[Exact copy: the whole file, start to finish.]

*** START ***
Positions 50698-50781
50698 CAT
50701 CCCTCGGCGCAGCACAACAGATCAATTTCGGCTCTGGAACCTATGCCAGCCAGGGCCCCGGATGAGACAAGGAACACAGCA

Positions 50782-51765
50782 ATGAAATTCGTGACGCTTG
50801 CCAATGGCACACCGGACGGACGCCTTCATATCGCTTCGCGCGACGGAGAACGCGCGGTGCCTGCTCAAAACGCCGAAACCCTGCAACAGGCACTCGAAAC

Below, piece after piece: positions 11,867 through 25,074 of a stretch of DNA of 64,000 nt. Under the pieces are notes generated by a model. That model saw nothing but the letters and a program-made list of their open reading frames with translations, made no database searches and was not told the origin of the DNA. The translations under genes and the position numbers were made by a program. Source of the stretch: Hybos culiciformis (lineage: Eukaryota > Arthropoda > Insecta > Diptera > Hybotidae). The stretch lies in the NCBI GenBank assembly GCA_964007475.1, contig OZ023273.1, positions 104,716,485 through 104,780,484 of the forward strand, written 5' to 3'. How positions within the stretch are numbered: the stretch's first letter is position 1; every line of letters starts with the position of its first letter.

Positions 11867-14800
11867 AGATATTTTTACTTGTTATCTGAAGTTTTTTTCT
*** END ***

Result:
Positions 50698-50781
50698 CAT
50701 CCCTCGGCGCAGCACAACAGATCAATTTCGGCTCTGGAACCTATGCCAGCCAGGGCCCCGGATGAGACAAGGAACACAGCA

Positions 50782-51765
50782 ATGAAATTCGTGACGCTTG
50801 CCAATGGCACACCGGACGGACGCCTTCATATCGCTTCGCGCGACGGAGAACGCGCGGTGCCTGCTCAAAACGCCGAAACCCTGCAACAGGCACTCGAAAC

Below, piece after piece: positions 11,867 through 25,074 of a stretch of DNA of 64,000 nt. Under the pieces are notes generated by a model. That model saw nothing but the letters and a program-made list of their open reading frames with translations, made no database searches and was not told the origin of the DNA. The translations under genes and the position numbers were made by a program. Source of the stretch: Hybos culiciformis (lineage: Eukaryota > Arthropoda > Insecta > Diptera > Hybotidae). The stretch lies in the NCBI GenBank assembly GCA_964007475.1, contig OZ023273.1, positions 104,716,485 through 104,780,484 of the forward strand, written 5' to 3'. How positions within the stretch are numbered: the stretch's first letter is position 1; every line of letters starts with the position of its first letter.

Positions 11867-14800
11867 AGATATTTTTACTTGTTATCTGAAGTTTTTTTCT